Movie review: 'It Is No Dream' is an insightful history lesson

Bob Tremblay

I am going to plead ignorance (readers can insert snide comment here) and confess that I had no idea who Theodor Herzl was before I saw "It Is No Dream," a documentary about his life.

Herzl, for the uninformed such as myself, is considered, depending on the source you cite, the founder of political Zionism. The film’s press notes call him "the father of the modern state of Israel."

The movie thus serves as an educational tool and, for those familiar with Herzl, it provides an insightful examination of a fascinating man.

Born in Budapest in 1860, Herzl was raised in a traditional yet assimilated Jewish family in Vienna. How "assimilated"? He wasn’t bar mitzvahed. He was confirmed. He also initially advocated the mass conversion of Jews to Christianity as a solution to the growing anti-Semitism in Europe.

All that changed when Herzl witnessed the trial of Capt. Alfred Dreyfus in Paris, where Herzl was working at the time as a foreign correspondent for an Austrian newspaper.

Dreyfus, who had been falsely accused of treason, became a lightning rod for anti-Semitic sentiment with French crowds yelling "Death to the Jew!"

Seeing that assimilation was not the answer to the Jewish question, Herzl advocated instead the establishment of a Jewish state in Palestine, the biblical land of his ancestors. The remainder of the film follows Herzl on this quest. To say he was determined is a vast understatement. The film’s title comes from a line in one of his books, "If you will it, it is no dream."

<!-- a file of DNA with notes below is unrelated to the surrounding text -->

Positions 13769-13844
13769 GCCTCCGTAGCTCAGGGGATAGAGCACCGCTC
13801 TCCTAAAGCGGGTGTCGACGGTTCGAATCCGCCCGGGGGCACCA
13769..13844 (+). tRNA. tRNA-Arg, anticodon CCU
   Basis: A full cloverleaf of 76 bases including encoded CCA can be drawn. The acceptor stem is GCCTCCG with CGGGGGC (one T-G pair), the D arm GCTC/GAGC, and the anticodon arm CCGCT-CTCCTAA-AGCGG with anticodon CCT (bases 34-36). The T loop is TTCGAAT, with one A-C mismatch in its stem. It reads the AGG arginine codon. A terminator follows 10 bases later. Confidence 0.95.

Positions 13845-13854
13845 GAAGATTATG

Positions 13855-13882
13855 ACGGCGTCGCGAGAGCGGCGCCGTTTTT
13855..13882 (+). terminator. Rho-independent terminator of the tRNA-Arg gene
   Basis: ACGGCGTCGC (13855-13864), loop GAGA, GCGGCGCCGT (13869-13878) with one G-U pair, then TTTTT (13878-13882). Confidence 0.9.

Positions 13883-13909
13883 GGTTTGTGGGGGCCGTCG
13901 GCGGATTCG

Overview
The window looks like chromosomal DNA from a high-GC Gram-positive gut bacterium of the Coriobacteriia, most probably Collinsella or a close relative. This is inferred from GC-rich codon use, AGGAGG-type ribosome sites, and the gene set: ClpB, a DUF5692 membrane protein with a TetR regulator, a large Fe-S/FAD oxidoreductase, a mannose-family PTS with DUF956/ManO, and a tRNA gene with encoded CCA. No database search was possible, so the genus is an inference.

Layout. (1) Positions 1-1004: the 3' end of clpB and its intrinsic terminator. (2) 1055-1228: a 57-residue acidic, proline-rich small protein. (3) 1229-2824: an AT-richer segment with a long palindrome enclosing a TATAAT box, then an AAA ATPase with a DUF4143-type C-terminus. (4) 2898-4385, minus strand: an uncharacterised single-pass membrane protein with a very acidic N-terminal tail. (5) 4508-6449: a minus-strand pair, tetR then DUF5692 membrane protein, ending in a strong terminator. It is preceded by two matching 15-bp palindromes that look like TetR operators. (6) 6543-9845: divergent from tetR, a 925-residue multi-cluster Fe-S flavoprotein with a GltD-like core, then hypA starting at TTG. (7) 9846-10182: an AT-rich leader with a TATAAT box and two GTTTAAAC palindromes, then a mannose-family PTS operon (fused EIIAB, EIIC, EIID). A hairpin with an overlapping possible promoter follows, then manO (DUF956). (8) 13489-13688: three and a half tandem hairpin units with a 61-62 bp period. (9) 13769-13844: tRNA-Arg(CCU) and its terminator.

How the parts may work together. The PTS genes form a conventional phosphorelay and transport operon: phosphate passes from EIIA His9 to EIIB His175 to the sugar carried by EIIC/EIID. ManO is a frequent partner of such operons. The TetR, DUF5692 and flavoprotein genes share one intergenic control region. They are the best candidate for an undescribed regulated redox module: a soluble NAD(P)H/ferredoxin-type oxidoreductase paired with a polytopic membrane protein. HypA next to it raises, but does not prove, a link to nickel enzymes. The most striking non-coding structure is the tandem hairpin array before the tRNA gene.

Directed and co-written by Richard Trank, the film has a Ken Burns’ look to it, complete with talking heads, including Israeli president Shimon Peres, period photographs and a massive amount of research. Just don’t expect a lot of era film footage, which considering the time period is not surprising.

The film is narrated by Ben Kingsley with Herzl’s words read by Christoph Waltz. Movie buffs might know that Kingsley played Itzhak Stern, the accountant to Oskar Schindler in "Schindler’s List," while Waltz won an Oscar playing a Nazi Jew hunter in "Inglourious Basterds." Interesting casting.

As the film is a production from the documentary film division of the Simon Wiesenthal Center, viewers expecting a balanced portrait of Zionism might be left wanting. Since Zionism didn’t technically begin with Herzl, I wouldn’t have minded some background. The film doesn’t spent much time talking about the Palestinians, either. The tragic fate of Herzl’s children could have been expanded, too.

Regarding the Dreyfus affair, the film neglects to point out that Dreyfus was eventually exonerated. Also, for the record, Herzl wasn’t the only person outraged by Dreyfus’ bogus conviction. Yes, there were a few French folk who weren’t anti-Semitic bozos, including author Emile Zola who defended Dreyfus in the famous letter "J’Accuse."

What I found incredible was how close Uganda became to becoming the Jewish homeland.

Sadly, Herzl would not live to see his dream become a reality as he died in 1904, four decades before the state of Israel was created.

One can only wonder what would have happened if Herzl had succeeded in his goal during his lifetime, long before the Nazis came to power in the 1930s. Herzl was prophetic when he predicted that Jews would encounter violence in Europe.

"It Is No Dream"

Grade: B